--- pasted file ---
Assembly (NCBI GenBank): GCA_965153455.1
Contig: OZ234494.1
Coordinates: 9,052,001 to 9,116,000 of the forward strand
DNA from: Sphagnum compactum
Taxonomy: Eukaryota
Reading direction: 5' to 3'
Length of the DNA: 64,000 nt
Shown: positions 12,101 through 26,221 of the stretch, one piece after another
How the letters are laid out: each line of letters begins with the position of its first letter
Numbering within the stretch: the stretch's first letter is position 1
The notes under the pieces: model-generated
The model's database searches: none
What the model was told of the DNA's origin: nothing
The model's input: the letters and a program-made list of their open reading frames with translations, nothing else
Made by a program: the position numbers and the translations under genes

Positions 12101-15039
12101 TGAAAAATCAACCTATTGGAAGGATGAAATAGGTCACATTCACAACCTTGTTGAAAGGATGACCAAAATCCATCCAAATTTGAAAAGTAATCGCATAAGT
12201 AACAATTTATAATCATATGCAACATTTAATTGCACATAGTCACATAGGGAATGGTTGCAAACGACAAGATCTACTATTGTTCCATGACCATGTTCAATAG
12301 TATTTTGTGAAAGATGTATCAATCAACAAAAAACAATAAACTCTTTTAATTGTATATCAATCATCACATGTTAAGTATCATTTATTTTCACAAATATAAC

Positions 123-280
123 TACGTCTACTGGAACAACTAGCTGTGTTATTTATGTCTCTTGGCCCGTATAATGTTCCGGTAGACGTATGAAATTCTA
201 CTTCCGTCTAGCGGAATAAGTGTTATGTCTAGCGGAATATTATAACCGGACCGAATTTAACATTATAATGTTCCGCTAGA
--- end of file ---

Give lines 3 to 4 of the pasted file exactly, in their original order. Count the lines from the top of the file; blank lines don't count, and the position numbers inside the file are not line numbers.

Coordinates: 9,052,001 to 9,116,000 of the forward strand
DNA from: Sphagnum compactum